Bishop Michael Duca Announced as Bishop-designate of Baton Rouge


by Bonny Van, The Catholic Commentator

The sixth bishop of the Diocese of Baton Rouge was greeted with applause, smiles and hugs as he approached the podium for his introduction to the people of the capital city on June 26, just hours after the Vatican announced the appointment by Pope Francis.

Bishop-designate Michael G. Duca replaces Bishop Robert W. Muench, who is retiring after 16 years. The two bishops arrived together, with Bishop Muench handling much of the introductions for the press event, which contained a variety of emotions from both men, who had clearly formed a special camaraderie.

“I was completely surprised by this appointment and while I am sad to leave the good people of the Diocese of Shreveport, I immediately accepted the appointment without reservation as I see this as the will of God in my life and, I guess by extension, the will of God in the life of the Diocese of Shreveport and Baton Rouge,” said Bishop-designate Duca to the dozens of priests, deacons, diocesan employees and members of the media packed into the Westerfield Center on the campus of the Catholic Life Center.

Bishop-designate Duca has been bishop of the Diocese of Shreveport for the past 10 years, his first bishop assignment. A native of Dallas, Texas, Bishop-designate Duca was ordained a priest in 1978 for the Diocese of Dallas. After serving in several parishes in that diocese, he served as rector of Holy Trinity Seminary in Irving, Texas from 1996 to 2008.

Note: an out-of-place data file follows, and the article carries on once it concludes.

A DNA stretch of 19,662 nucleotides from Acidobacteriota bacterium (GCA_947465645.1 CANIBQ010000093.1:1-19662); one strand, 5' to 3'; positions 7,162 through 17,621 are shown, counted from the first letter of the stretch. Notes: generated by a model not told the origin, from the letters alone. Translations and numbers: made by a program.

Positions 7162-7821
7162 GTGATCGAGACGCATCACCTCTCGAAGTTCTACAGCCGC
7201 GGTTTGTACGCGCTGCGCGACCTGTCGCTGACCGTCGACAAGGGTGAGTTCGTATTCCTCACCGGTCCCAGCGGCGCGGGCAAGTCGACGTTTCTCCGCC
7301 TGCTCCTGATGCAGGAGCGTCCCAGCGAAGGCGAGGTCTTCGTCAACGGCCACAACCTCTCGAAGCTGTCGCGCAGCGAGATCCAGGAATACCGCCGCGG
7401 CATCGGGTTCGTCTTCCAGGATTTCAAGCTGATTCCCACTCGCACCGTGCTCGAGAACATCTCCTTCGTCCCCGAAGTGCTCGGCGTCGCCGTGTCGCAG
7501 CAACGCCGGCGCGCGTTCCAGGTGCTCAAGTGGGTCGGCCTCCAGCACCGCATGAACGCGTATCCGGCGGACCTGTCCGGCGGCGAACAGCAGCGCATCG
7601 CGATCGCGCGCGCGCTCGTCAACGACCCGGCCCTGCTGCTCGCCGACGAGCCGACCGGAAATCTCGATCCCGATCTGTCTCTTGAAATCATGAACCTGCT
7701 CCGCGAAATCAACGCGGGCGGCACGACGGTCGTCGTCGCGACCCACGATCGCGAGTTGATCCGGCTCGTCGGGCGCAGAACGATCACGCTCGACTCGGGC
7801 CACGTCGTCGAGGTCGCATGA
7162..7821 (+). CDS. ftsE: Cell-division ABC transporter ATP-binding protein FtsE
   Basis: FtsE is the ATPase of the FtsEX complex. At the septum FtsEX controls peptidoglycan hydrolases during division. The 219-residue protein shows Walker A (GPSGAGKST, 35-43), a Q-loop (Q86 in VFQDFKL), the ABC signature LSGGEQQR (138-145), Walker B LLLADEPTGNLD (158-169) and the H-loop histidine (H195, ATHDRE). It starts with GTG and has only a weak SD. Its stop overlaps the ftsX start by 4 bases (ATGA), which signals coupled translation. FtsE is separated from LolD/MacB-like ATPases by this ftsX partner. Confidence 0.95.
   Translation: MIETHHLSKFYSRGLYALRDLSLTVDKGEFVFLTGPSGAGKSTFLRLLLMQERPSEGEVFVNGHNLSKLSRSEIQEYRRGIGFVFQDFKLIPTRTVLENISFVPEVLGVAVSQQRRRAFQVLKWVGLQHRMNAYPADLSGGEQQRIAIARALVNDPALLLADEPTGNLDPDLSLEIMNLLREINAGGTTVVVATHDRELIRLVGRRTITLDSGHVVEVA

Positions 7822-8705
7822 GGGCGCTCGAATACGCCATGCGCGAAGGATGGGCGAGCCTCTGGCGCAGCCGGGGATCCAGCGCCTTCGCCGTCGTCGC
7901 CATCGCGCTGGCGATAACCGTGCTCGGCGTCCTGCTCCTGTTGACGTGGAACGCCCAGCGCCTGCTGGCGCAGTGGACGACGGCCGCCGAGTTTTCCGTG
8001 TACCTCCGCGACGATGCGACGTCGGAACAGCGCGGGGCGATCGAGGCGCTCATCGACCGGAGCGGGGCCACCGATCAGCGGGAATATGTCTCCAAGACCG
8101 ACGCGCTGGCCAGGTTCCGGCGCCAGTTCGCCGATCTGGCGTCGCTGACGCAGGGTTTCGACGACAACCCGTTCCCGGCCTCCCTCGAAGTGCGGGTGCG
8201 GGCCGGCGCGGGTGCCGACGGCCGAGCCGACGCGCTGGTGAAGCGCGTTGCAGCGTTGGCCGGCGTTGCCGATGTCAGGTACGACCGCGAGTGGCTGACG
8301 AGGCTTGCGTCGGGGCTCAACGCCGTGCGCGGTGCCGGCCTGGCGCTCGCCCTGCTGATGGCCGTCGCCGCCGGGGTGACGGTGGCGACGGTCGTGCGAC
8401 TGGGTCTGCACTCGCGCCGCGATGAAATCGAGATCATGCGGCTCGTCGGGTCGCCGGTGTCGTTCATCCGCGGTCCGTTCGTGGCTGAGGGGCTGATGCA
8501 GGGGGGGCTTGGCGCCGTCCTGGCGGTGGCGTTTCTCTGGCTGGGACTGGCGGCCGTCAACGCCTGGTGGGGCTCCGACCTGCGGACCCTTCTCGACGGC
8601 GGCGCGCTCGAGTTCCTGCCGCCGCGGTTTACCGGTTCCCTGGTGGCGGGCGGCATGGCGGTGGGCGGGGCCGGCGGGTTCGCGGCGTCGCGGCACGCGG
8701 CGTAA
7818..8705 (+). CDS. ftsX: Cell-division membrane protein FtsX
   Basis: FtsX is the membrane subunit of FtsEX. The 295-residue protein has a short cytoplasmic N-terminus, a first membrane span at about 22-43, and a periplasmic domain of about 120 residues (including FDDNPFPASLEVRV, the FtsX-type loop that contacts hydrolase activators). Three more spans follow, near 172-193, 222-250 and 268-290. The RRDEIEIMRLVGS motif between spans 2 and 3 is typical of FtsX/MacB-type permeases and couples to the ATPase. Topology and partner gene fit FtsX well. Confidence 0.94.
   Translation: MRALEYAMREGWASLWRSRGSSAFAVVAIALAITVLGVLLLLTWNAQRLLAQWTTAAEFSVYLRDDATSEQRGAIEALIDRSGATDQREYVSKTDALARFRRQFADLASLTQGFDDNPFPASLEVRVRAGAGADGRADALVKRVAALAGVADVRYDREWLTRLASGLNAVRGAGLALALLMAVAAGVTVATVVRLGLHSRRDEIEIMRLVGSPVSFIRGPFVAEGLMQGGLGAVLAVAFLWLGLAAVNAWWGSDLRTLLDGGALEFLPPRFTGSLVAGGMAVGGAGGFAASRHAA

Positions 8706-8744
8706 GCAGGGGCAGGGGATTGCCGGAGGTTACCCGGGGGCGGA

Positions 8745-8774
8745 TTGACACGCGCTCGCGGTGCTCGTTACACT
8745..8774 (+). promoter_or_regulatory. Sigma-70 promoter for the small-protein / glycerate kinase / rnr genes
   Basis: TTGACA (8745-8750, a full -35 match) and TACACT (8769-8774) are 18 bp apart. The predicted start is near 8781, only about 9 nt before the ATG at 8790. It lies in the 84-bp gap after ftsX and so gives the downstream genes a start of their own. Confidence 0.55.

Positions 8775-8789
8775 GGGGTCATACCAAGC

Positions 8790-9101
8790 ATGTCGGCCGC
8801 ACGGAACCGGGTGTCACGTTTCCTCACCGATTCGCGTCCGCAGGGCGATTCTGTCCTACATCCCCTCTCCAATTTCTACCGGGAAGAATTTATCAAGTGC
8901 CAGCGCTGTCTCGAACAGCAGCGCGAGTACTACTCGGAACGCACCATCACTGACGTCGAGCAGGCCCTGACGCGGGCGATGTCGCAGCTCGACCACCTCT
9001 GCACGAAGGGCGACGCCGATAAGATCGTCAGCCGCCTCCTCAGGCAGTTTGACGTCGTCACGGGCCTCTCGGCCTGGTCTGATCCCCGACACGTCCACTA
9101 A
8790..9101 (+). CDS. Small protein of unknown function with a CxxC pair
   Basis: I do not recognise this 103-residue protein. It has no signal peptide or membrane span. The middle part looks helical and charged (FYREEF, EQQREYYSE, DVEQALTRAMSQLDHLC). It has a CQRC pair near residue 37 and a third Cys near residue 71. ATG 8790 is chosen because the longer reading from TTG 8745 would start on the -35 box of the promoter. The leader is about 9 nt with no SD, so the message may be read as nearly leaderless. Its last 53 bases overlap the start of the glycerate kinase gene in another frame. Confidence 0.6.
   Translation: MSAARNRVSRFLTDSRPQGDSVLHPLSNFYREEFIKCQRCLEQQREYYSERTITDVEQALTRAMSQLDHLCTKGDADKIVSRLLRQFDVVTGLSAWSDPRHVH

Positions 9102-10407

In 2008, Pope Benedict XVI appointed him as bishop of the Diocese of Shreveport, with a Catholic population of 40,000. In contrast, the Diocese of Baton Rouge has a Catholic population of 227,052.

“I have to tell you I’m not clear about the ‘why me’ part,” said the bishop-designate. “I have to admit I have been surprised or puzzled by most of the pastoral assignments I have received over my life. But, no matter how quick I had to move, or how unprepared I felt or overwhelmed or humbled, in every case, when I embraced the assignment, without reservation, I found the joy and blessings I know now that God intended.”

Bishop-designate Duca then broke down in tears in recalling the special bond he had developed with the people in Shreveport, saying, “I fell in love with those I served, and I also found that in every case, I discovered the goodness in the people of God.”

“I intend to do no less here in Baton Rouge,” he continued. “And, I will give myself to you as your bishop and the work before us to build the kingdom of God, here in this portion of south Louisiana.”

Though the geographical area of the Diocese of Baton Rouge pales in comparison with that of Shreveport  5,513 square miles versus 11,129 square miles the bishop-designate inherits a much denser population concentration that includes 64 church parishes, one university, 31 schools, 51 diocesan priests, 56 active permanent deacons and more than 100 combined religious brothers and sisters. In his first public address, the bishop-designate said he is committed to supporting those who serve in the church.

“I look forward to meeting the priests and deacons of the diocese and also the diocesan staff,” said Bishop-designate Duca. “But, at the end, the priests, deacons and lay leaders of the parishes and institutions are those that I want most to be seen as in solidarity with. They are the ones we, the Catholic staff, are here to support because they are the ones, the outreach, that touch the people of God.”